Synthesis 2012; 44(16): 2531-2536
DOI: 10.1055/s-0031-1290810
special topic
© Georg Thieme Verlag Stuttgart · New York

Near-Ambient Temperature Halogen–Lithium Exchange of p-Bromoanisole and Related Substrates: Flow/Batch Studies

D. W. Slocum*
a  Department of Chemistry, Western Kentucky University, Bowling Green, KY 42101, USA
b  KinetiChem Inc., 19100 Von Karman Ave., Suite 400, Irvine, CA 926612, USA, Fax: +1(270)7455361   Email: donald.slocum@wku.edu   Email: paul.whitley@wku.edu
,
Thomas K. Reinscheld
a  Department of Chemistry, Western Kentucky University, Bowling Green, KY 42101, USA
,
Nick D. Austin
a  Department of Chemistry, Western Kentucky University, Bowling Green, KY 42101, USA
,
Damir Kusmic
a  Department of Chemistry, Western Kentucky University, Bowling Green, KY 42101, USA
,
Paul E. Whitley*
b  KinetiChem Inc., 19100 Von Karman Ave., Suite 400, Irvine, CA 926612, USA, Fax: +1(270)7455361   Email: donald.slocum@wku.edu   Email: paul.whitley@wku.edu
› Author Affiliations
Further Information

Publication History

Received: 01 March 2012

Accepted: 07 March 2012

Publication Date:
27 April 2012 (eFirst)

Abstract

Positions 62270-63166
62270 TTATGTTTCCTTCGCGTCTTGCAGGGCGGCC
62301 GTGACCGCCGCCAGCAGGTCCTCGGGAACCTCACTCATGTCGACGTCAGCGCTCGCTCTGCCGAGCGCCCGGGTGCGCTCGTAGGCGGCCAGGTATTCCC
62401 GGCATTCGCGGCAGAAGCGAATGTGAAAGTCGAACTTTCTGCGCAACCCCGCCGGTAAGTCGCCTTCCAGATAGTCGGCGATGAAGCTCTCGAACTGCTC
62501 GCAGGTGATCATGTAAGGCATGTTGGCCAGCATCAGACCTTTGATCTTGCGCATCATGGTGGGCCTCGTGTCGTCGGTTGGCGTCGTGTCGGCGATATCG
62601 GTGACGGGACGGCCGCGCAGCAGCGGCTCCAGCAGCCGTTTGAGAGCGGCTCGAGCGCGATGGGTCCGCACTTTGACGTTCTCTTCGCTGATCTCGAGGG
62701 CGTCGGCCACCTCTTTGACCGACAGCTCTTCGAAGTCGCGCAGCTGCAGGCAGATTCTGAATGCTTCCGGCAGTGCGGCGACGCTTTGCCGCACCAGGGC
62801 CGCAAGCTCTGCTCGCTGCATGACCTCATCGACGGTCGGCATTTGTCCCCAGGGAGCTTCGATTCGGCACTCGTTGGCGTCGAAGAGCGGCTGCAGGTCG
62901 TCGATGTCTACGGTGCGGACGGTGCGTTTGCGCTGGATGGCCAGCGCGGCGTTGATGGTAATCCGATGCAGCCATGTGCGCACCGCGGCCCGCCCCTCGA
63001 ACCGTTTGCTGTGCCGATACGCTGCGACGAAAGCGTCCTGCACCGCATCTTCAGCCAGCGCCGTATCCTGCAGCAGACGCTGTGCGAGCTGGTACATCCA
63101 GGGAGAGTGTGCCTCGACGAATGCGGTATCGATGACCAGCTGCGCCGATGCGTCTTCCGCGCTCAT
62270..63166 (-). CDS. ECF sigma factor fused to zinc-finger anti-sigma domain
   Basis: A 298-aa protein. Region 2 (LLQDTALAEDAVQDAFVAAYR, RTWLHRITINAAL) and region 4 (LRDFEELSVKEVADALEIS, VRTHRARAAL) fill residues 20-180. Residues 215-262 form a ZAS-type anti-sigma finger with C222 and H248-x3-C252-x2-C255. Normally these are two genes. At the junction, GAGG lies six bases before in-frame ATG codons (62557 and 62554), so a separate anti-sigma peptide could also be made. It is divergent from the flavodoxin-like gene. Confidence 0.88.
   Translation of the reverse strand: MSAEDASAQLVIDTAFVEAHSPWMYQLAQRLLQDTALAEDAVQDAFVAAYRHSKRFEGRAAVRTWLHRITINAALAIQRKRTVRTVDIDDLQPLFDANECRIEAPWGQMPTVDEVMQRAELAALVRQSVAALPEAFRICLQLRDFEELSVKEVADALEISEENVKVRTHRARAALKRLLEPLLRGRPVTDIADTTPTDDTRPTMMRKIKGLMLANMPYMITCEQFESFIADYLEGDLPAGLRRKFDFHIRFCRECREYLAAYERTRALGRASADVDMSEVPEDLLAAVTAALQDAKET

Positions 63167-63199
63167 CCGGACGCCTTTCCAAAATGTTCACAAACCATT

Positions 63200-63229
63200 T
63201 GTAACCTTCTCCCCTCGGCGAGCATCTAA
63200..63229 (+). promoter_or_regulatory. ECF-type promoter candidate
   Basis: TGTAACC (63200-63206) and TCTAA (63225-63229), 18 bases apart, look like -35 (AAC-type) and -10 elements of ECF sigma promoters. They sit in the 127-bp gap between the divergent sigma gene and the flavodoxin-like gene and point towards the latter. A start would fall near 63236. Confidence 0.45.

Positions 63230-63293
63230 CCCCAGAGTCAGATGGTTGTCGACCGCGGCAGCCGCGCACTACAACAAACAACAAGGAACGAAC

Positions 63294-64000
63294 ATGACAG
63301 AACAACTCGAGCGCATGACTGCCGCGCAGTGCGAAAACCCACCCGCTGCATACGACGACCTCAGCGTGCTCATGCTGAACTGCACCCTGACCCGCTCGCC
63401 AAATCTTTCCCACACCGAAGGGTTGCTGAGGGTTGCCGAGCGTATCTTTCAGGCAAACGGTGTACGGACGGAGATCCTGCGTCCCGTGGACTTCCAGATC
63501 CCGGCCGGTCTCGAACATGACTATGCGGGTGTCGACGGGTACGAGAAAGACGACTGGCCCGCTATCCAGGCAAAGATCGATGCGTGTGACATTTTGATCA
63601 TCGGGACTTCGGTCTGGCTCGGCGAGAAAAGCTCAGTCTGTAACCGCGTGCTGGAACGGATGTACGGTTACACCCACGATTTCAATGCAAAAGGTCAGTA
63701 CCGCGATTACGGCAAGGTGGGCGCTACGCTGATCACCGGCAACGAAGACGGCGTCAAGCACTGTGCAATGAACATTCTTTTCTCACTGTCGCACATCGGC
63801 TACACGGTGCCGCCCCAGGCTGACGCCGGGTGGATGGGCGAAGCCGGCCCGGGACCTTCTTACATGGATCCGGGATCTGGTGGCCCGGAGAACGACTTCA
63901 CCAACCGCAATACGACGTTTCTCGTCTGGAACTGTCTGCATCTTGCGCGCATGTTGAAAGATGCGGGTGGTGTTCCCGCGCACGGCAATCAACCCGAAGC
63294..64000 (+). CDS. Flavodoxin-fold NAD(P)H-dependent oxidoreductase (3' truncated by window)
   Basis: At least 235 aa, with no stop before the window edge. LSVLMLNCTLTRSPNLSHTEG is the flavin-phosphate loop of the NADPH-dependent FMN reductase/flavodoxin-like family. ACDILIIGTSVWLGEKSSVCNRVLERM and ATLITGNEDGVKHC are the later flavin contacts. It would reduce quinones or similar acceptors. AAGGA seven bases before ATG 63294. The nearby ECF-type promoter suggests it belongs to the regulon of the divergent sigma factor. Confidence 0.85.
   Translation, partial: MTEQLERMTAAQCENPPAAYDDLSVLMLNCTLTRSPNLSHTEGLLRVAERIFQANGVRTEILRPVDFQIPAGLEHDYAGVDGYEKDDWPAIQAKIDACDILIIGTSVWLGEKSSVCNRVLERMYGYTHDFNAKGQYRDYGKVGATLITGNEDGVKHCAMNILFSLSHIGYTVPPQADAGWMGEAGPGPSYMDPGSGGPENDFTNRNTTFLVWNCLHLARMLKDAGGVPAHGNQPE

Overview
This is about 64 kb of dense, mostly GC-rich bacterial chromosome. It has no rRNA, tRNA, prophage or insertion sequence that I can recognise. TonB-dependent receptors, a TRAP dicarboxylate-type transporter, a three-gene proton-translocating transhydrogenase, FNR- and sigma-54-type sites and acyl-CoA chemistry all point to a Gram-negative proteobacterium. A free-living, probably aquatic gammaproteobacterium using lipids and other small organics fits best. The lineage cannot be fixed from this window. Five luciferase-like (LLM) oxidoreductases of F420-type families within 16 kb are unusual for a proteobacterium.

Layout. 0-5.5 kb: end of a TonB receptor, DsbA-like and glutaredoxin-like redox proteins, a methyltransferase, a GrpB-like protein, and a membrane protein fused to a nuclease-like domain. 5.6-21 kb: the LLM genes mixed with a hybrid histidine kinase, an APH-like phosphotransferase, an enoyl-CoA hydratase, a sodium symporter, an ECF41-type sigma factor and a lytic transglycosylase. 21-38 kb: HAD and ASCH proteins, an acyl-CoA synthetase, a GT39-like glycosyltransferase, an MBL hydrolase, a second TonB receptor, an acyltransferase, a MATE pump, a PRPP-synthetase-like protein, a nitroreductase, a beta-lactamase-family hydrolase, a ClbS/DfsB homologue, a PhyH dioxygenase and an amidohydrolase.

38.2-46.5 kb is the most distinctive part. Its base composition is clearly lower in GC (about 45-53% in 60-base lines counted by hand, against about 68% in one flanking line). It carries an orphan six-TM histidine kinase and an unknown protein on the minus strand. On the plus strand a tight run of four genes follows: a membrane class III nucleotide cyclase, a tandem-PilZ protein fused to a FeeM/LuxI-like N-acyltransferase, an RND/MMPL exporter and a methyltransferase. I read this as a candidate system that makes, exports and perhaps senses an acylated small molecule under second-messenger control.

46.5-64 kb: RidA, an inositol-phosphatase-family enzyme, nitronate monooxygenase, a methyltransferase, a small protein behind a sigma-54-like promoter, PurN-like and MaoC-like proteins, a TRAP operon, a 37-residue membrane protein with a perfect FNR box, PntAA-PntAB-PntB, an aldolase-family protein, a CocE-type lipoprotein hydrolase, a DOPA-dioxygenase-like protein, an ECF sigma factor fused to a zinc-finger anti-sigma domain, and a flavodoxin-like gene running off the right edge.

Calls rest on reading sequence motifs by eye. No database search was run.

With the advent of flow chemistry, the norm has been reactions executed on the laboratory scale with flow rates of only a few mL/min. We bring to the community’s attention our investigation of the halogen–lithium (X–Li) exchange in a continuous flow reactor, the Synthetron™. This novel reactor is capable of orders of magnitude greater rates of flow than current microreactors. This paper details a problematic X–Li exchange using our promoted hydrocarbon media formulated batch studies as well as the comparative derived flow studies. All of these studies have the additional feature of being performed at ambient or near-ambient temperatures. From the initial discoveries of Wittig and Gilman in the late 1930s, it has been known that X–Li exchange of p-bromoanisole (p-BrA) is plagued by a secondary ortho-lithiation. Fine-tuning of promoted hydrocarbon media batch studies can increase the ratio of p-LiA/o-Li-p-BrA; results from the Synthetron™ studies afford a much superior ratio of >100:1. Gram quantities of derivatives from this exchange (employing two reactors) can be prepared in a few seconds. Rationales for these observations will be presented as well as initial studies and discussion for bromobenzene (PhBr), m-bromoanisole (m-BrA), and p-iodoanisole (p-IA).

 
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